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  • 1.
    Norström, Sara H
    et al.
    Mid Sweden University, Faculty of Science, Technology and Media, Department of Natural Sciences, Engineering and Mathematics.
    Vestin, Jenny LK
    Swedish geotechnical institute.
    Bylund, Dan
    Mid Sweden University, Faculty of Science, Technology and Media, Department of Natural Sciences, Engineering and Mathematics.
    Lundström, Ulla S
    Mid Sweden University, Faculty of Science, Technology and Media, Department of Natural Sciences, Engineering and Mathematics.
    Influences of dissolved organic carbon on stream water chemistry in two forested catchments in central Sweden2010In: Biogeochemistry, ISSN 0168-2563, E-ISSN 1573-515X, Vol. 101, no 1-3, p. 229-241Article in journal (Refereed)
    Abstract [en]

    Stream water chemistry in two headwater streams draining two small, adjacent catchments in Bispgården, central Sweden was studied during the 2003 and 2004 growing seasons. The two catchments closely resemble each other in regard to size, shape and drainage density, with the major difference found in the area of wetland lining the streambeds. The emphasis of the study was to investigate the stream water chemistry of these closely resembling catchments, regarding the quality and quantity of dissolved organic carbon (DOC) and its influence on the concentrations of di- and trivalent cations. The streams showed significant differences in the content and size distribution of DOC and in the distribution of cations between the different size fractions. For both streams the high flow events induced by precipitation influenced the chemistry of the streams through increase of organic matter and its associated cations. Fanbergsbäcken, with relatively low pH and high DOC concentration, had a greater amount of high molecular mass (HMM) DOC to which approximately 75% of Al and Fe and about 50% of Ca and Mg were associated. Gråbergsbäcken, with a higher pH and lower DOC level, had approximately 65% of Al, 40% of Fe and 30% of Ca and Mg associated to its HMM DOC fraction. Sixteen different low molecular mass organic acids were found in the stream water, of which oxalic and lactic acid were present in the highest concentrations.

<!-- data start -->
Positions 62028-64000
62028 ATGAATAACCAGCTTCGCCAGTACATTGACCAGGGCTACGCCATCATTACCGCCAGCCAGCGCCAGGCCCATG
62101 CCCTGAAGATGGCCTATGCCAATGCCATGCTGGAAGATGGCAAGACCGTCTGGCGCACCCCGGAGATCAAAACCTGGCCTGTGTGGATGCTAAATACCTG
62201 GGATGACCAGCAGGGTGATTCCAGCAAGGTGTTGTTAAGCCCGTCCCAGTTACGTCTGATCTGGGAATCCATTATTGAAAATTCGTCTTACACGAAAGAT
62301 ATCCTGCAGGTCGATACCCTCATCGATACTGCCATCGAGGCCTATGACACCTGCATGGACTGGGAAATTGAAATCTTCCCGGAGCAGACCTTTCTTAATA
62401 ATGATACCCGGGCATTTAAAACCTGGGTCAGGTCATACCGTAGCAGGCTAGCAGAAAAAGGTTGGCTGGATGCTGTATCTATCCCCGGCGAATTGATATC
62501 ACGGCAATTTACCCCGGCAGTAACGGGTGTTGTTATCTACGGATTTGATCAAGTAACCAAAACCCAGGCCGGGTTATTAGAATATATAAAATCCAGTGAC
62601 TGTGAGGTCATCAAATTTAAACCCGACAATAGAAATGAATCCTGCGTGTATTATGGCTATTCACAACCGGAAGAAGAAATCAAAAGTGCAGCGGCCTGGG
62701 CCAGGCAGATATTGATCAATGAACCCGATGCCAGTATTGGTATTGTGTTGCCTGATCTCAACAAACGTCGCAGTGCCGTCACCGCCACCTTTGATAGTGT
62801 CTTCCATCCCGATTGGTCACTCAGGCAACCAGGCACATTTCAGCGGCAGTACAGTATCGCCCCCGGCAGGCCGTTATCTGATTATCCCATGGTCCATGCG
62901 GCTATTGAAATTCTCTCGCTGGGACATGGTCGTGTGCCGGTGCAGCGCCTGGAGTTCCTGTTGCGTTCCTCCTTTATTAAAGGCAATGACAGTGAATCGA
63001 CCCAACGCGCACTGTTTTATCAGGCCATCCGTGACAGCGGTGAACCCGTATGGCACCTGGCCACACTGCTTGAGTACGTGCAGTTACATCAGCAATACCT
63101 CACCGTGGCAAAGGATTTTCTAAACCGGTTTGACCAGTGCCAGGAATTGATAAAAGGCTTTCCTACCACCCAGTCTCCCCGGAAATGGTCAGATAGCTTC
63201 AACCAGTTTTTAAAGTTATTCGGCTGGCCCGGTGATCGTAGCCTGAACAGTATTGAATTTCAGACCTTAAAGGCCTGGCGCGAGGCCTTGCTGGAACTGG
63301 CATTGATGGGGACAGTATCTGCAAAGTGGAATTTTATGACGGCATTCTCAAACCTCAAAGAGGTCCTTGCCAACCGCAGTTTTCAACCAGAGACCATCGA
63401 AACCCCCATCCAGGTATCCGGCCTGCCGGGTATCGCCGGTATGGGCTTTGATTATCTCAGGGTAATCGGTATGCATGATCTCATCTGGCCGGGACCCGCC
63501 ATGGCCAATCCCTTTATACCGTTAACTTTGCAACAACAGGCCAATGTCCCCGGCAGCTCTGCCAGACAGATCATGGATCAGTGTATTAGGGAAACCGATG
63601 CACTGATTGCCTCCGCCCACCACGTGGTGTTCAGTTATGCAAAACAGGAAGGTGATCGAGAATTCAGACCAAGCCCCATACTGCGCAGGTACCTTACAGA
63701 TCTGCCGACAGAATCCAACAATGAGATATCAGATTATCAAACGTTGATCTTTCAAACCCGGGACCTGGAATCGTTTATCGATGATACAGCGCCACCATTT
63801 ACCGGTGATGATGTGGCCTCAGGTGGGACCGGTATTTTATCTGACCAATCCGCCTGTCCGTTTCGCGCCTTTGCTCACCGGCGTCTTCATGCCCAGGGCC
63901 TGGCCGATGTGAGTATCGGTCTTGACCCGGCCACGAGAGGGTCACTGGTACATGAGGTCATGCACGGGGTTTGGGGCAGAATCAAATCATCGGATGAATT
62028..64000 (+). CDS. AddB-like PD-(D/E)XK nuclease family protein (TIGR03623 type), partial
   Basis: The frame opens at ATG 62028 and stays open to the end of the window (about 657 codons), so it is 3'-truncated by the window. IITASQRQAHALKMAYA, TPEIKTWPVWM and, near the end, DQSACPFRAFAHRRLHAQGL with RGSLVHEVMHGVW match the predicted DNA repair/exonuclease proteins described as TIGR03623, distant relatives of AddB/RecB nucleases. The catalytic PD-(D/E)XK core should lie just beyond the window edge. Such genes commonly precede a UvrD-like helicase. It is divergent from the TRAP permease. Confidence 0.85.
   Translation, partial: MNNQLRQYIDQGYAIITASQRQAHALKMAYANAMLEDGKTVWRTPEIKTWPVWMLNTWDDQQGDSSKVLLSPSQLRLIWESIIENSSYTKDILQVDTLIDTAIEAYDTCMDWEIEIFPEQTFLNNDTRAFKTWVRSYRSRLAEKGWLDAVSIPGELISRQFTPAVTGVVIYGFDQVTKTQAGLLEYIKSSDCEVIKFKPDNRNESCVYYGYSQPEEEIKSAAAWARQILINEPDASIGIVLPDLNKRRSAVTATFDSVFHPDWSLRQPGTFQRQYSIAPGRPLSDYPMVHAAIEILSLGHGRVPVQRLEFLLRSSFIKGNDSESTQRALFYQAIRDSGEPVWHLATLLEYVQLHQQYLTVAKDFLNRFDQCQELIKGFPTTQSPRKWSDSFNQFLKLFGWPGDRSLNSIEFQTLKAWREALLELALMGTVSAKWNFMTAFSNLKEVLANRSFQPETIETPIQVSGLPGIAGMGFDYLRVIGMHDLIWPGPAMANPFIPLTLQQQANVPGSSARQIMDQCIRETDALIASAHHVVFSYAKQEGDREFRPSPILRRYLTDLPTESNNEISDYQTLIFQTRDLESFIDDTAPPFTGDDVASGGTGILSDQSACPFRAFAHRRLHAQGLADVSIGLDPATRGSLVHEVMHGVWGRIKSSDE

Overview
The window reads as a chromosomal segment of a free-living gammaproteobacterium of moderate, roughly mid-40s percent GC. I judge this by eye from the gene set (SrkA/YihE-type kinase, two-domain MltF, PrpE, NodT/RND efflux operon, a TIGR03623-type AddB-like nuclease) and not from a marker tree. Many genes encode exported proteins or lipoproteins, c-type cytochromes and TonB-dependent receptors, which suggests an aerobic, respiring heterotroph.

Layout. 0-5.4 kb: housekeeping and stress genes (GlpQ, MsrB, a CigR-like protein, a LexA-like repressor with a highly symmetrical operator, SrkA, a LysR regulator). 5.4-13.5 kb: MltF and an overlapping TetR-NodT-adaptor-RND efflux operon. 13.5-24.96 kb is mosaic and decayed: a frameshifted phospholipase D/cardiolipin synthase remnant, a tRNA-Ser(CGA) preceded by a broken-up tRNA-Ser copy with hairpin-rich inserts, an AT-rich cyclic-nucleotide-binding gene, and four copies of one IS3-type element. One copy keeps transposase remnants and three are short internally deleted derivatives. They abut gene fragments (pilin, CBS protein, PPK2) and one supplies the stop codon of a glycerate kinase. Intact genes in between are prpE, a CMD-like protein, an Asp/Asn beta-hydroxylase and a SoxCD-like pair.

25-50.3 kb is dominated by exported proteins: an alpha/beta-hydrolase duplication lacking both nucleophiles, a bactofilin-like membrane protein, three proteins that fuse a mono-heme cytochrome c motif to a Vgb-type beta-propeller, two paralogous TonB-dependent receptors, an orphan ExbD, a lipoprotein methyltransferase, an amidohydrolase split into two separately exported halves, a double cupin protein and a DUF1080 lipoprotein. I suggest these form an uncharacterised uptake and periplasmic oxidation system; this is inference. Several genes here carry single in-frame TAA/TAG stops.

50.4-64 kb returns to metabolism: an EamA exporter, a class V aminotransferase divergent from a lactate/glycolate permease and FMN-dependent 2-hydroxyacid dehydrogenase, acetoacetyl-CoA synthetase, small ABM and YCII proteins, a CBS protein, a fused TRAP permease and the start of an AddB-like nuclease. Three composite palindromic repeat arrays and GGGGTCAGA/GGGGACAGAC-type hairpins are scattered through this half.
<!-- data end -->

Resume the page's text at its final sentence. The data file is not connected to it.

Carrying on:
• 2.
    Xiong, Shaojun
    et al.
    Umea Univ, Landscape Ecol Grp, Dept Ecol & Environm Sci, SE-90187 Umea.
    Nilsson, Christer
    Mid Sweden University, Faculty of Science, Technology and Media, Department of Natural Sciences.
    Johansson, Mats E
    Umea Univ, Landscape Ecol Grp, Dept Ecol & Environm Sci, SE-90187 Umea.
    Jansson, Roland
    Umea Univ, Landscape Ecol Grp, Dept Ecol & Environm Sci, SE-90187 Umea.
    Responses of riparian plants to accumulation of silt and plant litter: the importance of plant traits2001In: Journal of Vegetation Science, ISSN 1100-9233, E-ISSN 1654-1103, Vol. 12, p. 481-490Article in journal (Refereed)
    Abstract [en]

    A 2-yr field experiment was used to determine the response of riparian plants to accumulation of litter or silt in a river flood-plain meadow in northern Sweden. Such disturbances occur regularly in free-flowing rivers but are likely to change as a result of global changes in land use or climate. We anticipated that plants with different traits would differ in their response to litter and silt accumulation. We quantified plant response as relative change in above-ground biomass, and regressed it on either litter mass or silt depth, and on plant traits such as lateral spread, plant height, relative growth rate, seed mass and seed persistence in soil. The relative changes in riparian plant biomass following litter or silt accumulation were negatively related to litter mass and silt depth, and positively related to most examined plant traits Such as seed mass. seed persistence and lateral spread. The vegetation recovery in the second season was largely determined by plant traits; litter or silt accumulation had no significant effect. Litter accumulation selected for large-seeded species, but silt accumulation selected for species with strong ability of lateral spread. Seed persistence was a useful variable in predicting species recovery from both litter and silt accumulation. Plant height was negatively related to plant recovery, but relative growth rate was not significantly related to relative change in plant biomass after silt or litter accumulation. Our results imply that plant traits are important variables to consider for predicting the responses of riparian vegetation to deposition of organic and inorganic matter.

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